This is the time of year when aspiring actors are working on their monologues to get into Drama schools. Huge numbers apply for the main flagship schools and of course there are limited places. Recently I have seen work from two Melbourne Drama Schools and both greatly impressed me.

Great Expectations

By Charles Dickens. Adapted by Nick Ormerod and Declan Donnellan. atyp Under The Wharf season, bAKEHOUSE Theatre Company. atyp Studio 1, The Wharf, Walsh Bay. November 2 – 17, 2012.

Commissioned by The Royal Shakespeare Company in 2005, this adaptation by Nick Ormerod and Declan Donnellan maintains Dickens’ use of the first person and transforms the novel into a piece of true epic theatre.  This sits well in the hands of director John Harrison who is deft at managing large casts and has approached the production with a Brechtian-style vision.


Adapted by Simon Bent from Nicholas Norris’ translation of a play by Axel Hellstenius in collaboration with Peter Naess. Director: Pamela Rabe MTC. November 1 – December 8, 2012.

When I first saw the film of Elling I saw more than the “ordinary mysteries”of “what is friendship?” “What is it to feel insecure” etc., that director Petter Naess describes. Those are objective questions for sound minds. Elling, super-smart and eloquent, and his only friend Kjell Bjearne, super horny and ape-like, can’t ask or explore sound mind questions; they have psychiatric illnesses, and they are perpetually “In the world but not of it”.

A Classical Celebration

Queensland Ballet. Lyric Theatre, Brisbane, 31 Oct - 2 Nov 2012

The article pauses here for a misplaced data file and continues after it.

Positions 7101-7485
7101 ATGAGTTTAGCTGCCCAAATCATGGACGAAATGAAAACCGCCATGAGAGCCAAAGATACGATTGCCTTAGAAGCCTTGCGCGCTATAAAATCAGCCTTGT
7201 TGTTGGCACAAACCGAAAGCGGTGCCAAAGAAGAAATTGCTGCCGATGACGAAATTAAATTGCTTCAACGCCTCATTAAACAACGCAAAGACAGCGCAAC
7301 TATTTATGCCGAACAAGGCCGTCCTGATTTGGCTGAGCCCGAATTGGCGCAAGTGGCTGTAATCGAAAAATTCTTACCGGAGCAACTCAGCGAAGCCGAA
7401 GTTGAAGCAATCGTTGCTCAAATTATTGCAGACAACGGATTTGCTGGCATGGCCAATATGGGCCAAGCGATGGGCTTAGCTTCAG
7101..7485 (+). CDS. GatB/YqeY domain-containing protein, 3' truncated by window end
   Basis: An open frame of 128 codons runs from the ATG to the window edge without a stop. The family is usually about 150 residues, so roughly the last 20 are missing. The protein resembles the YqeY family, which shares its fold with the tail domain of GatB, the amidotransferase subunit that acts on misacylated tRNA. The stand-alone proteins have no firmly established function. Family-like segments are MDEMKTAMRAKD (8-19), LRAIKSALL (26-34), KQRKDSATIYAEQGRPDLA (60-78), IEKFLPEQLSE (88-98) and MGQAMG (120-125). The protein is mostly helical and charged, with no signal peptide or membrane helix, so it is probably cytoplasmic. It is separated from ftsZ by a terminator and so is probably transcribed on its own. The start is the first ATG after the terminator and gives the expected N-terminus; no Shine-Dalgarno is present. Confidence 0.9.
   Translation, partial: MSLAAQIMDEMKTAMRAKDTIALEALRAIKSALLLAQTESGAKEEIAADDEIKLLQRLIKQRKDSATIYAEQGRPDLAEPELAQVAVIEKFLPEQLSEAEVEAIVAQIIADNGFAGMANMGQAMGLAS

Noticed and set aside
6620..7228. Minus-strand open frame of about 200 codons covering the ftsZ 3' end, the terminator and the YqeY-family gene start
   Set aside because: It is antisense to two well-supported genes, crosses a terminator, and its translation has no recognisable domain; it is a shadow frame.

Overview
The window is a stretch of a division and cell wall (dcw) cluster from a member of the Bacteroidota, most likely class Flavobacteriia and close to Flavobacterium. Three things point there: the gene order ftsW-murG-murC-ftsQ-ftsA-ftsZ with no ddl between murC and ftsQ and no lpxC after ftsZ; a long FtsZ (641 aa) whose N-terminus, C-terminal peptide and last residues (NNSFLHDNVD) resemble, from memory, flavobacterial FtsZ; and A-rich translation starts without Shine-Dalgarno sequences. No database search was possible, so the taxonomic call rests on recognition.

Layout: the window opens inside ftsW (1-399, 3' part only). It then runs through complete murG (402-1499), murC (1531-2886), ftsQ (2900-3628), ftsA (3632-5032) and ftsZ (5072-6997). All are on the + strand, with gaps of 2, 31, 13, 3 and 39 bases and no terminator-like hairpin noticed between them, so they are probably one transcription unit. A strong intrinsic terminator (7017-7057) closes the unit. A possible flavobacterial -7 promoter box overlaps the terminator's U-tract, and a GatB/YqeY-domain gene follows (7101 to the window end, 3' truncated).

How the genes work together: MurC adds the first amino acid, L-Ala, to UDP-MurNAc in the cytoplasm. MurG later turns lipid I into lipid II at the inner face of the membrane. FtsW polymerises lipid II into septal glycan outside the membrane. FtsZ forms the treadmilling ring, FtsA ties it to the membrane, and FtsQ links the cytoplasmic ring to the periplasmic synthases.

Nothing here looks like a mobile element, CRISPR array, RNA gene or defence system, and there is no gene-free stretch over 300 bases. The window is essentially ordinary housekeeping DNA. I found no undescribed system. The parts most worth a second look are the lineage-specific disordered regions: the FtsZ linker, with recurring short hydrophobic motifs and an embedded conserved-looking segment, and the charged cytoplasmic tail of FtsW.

Another end-of-year-show piece, which enabled principal dancers and soloists to shine in audience-popular classical excerpts, along with nine graduates of this year’s professional training programme augmenting the corps de ballet. What an opportunity for the initiates!

Brisbane balletomanes love their classics with orchestral accompaniment. This show gave them much to feel proud of.

Before Your Very Eyes

COMPO / Gob Squad. Melbourne Festival. Concept, Design and Direction: Gob Squad (Johanna Freiburg, Sean Patten, Berit Stumpf, Sarah Thom, Bastain Trost, and Simon Will). The Malthouse, Merlyn Theatre. October 24 – 27, 2012.

Before Your Very Eyesrewards with the sheer entertainment of watching beautiful young, energetic, professional actors at work, to say nothing of the interesting perspective it throws onto the art of living, by looking at it through young eyes.  

Becky Shaw

By Gina Gionfriddo. Ensemble Theatre, Sydney. Director: Anna Crawford. 25 October – 1 December, 2012

The chief attraction of this 2008 American drama is playwright Gina Gionfriddo’s bruising, skidding dialogue. Apart from her theatre work, she’s written (and often produced) for such popular television series as Law & Order, Law & Order: Criminal Intent and Cold Case. The fully-loaded, rapid-fire exchanges between her five restlessly unsympathetic characters keeps my head spinning: my opinion of each of the protagonists changes radically throughout the performance.